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Phosphonate Testing Tutorial

Taylor offers two drop-count titration tests for phosphonate as shown in the chart below. Both kits employ the thorium nitrate method, but one uses xylenol orange (XO) as the phosphonate indicator and the other uses chrome azurol S (CAS). They also differ in the pH indicator used, in the acid provided for adjusting pH, in the treatment blends that can be monitored, and in the drop equivalencies for a particular antiscalant. Specifically, the XO kit K-1583 is designed for use with ATMP, Na5ATMP, HEDP, K6HDTMP, DTPMP, and Na5DTPMP. The CAS kit K-1584 is appropriate for testing ATMP, Na5ATMP, HEDP, plus HPA and PBTC. With either, analysts are instructed to run a blank before testing the treated water.  

Treatment Blend K-1583
with XO Indicator
with CAS Indicator
ATMP 1 drop = 1.0 ppm 1 drop = 0.8 ppm
Na5ATMP 1 drop = 1.3 ppm 1 drop = 1.0 ppm
HEDP 1 drop = 0.9 ppm 1 drop = 0.8 ppm
K6HDTMP 1 drop = 1.2 ppm n/a
DTPMP 1 drop = 1.45 ppm n/a
Na5DTPMP 1 drop = 1.7 ppm n/a
HPA n/a 1 drop = 0.6 ppm
PBTC n/a 1 drop = 0.8 ppm
  uses pH test paper #9315 uses pH indicator strip #6051


Accurate results are greatly dependent on the sample’s pH. A very limited pH range is specified in the instructions. You will likely need to adjust the sample’s pH with the acid provided before continuing with the phosphonate determination.

The XO kit K-1583 includes a 200-count vial of pH test paper #9315 for making the pH adjustment. The #9315 test paper has gradations of color from purple to peach at eight points in the range 1.8–3.8. The paper is dipped into the sample after the addition of sulfuric acid and all color zones are immersed for three seconds. The developed color in the indicator zone (the unnumbered square between 2.7 and 3.0) is then compared to the color scale on the strip for the pH reading.


If necessary, more acid is added and another reading is made with a fresh test paper until the pH target of 2.6–3.0 is reached. (NOTE: When testing this same system water on a repeated basis, you can expect to use about the same number of drops of sulfuric acid to reach the proper pH level. This should help expedite the process.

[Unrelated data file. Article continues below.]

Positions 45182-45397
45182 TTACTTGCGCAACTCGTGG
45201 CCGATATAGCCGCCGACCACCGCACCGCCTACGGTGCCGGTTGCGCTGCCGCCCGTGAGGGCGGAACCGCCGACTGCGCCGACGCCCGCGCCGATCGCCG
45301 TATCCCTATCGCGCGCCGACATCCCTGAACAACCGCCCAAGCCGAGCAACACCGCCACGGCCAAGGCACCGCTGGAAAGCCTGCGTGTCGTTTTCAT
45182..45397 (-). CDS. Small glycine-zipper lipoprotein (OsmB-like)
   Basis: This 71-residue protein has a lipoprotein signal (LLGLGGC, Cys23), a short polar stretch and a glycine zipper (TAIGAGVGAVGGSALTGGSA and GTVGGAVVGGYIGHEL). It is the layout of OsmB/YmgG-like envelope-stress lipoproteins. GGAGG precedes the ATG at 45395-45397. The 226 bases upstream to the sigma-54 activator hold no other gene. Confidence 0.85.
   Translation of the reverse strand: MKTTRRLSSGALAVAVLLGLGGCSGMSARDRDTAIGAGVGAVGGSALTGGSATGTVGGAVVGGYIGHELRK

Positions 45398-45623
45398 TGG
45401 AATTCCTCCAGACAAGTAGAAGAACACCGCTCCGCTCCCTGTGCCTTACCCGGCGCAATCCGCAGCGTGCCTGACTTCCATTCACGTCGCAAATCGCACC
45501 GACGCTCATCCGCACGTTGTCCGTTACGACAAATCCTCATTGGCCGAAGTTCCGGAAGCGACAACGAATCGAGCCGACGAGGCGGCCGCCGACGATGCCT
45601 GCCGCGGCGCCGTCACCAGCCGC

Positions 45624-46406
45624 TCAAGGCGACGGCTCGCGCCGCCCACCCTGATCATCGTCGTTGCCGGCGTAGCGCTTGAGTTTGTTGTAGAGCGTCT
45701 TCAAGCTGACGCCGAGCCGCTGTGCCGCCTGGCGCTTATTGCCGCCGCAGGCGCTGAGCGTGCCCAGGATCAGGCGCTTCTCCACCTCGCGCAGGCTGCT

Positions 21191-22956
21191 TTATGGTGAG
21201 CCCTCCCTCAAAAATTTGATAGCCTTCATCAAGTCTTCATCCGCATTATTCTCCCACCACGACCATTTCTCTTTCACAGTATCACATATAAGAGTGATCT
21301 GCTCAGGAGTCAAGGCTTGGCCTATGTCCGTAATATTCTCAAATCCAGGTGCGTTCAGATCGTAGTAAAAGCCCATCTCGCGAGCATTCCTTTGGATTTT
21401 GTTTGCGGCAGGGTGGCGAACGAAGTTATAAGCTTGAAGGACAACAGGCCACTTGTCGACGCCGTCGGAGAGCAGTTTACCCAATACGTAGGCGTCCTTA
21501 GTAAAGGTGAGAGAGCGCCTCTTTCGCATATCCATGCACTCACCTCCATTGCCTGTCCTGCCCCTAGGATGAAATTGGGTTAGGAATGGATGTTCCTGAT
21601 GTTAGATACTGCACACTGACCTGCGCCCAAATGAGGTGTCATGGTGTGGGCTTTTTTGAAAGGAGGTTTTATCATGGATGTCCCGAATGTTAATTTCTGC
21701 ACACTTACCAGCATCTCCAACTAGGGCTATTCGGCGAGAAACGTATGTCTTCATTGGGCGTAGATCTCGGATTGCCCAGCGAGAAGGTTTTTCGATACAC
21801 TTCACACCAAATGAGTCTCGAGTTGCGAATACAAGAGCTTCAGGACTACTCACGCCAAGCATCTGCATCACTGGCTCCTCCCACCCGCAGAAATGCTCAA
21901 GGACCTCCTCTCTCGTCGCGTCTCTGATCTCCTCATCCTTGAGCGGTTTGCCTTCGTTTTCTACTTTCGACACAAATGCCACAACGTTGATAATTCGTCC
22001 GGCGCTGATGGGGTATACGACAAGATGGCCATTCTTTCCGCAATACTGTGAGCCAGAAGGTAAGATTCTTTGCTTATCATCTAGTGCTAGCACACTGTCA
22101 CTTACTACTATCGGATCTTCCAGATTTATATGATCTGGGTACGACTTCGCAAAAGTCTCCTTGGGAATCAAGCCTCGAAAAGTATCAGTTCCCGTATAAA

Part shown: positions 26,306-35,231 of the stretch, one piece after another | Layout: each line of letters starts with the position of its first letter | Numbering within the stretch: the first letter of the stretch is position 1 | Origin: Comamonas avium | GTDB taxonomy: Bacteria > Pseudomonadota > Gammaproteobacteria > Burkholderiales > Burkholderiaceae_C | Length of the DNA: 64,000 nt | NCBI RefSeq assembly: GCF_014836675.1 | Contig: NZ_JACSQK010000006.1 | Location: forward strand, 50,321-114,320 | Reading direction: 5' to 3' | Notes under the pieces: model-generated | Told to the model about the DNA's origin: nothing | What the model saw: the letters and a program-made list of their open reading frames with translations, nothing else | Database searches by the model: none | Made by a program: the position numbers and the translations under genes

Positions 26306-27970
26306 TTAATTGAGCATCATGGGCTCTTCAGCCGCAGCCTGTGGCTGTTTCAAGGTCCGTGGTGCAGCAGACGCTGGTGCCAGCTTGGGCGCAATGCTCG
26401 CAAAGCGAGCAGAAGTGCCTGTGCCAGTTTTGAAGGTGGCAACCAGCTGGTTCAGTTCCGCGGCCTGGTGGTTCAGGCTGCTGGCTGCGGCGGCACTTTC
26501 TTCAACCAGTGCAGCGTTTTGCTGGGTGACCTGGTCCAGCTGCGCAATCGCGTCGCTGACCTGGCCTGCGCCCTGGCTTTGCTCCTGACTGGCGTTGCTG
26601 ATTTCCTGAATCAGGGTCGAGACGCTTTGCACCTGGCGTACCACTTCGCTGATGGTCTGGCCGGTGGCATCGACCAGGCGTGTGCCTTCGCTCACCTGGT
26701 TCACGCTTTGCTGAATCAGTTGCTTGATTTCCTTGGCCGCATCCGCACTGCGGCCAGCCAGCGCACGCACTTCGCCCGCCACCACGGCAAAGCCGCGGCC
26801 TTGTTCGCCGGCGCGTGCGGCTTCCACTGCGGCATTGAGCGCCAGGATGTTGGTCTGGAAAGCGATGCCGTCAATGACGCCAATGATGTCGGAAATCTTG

Then thorium nitrate is added to the XO solution until it changes from yellow to purple-pink. The phosphonate reading is made by counting the number of drops of titrant used, subtracting the number of drops used when the blank was run, and multiplying the result by the chosen drop equivalency.

Left, #9315 graded test paper in K-1583; right, #6051 ColorpHast indicator strips in K-1584.


The CAS kit K-1584 contains 100 ColorpHast™ strips (#6051) to adjust pH. A pad affixed to the end of a plastic strip is impregnated with a reagent which will turn a shade from orange to reddish brown when swirled in sample water to which hydrochloric acid has been added. The final color that develops on the pad is compared to the color standards on the strip container. If necessary, the procedure is repeated with the same strip until a pH of 3.6–3.9 is obtained. (These values are adjacent on the color scale.) Once the proper pH is achieved, the sample containing CAS is titrated with thorium nitrate until the solution’s color changes from peach to purple. The phosphonate level is determined by counting the number of drops of thorium nitrate used, subtracting for the blank, and multiplying the result by the chosen drop equivalence.

It should be noted that fluoride will interfere in the K-1584 phosphonate test but the K-1583 contains a fluoride masking agent. Because of the chemistry used in the K-1584 method, no fluoride masking agent can be used— fluoride will remain a positive interference. Both tests are affected by the presence of iron, orthophosphate, and polyphosphate. If unusual test results cause you to doubt their validity, test for these interfering agents.

NOTE: Taylor’s K-8014 colorimeter method incorporates a UV digestion of the water sample, which will provide the most accurate results for phosphonate testing.

Please call Taylor’s help line, 800-837-8548, if you have any questions about our phosphonate kits.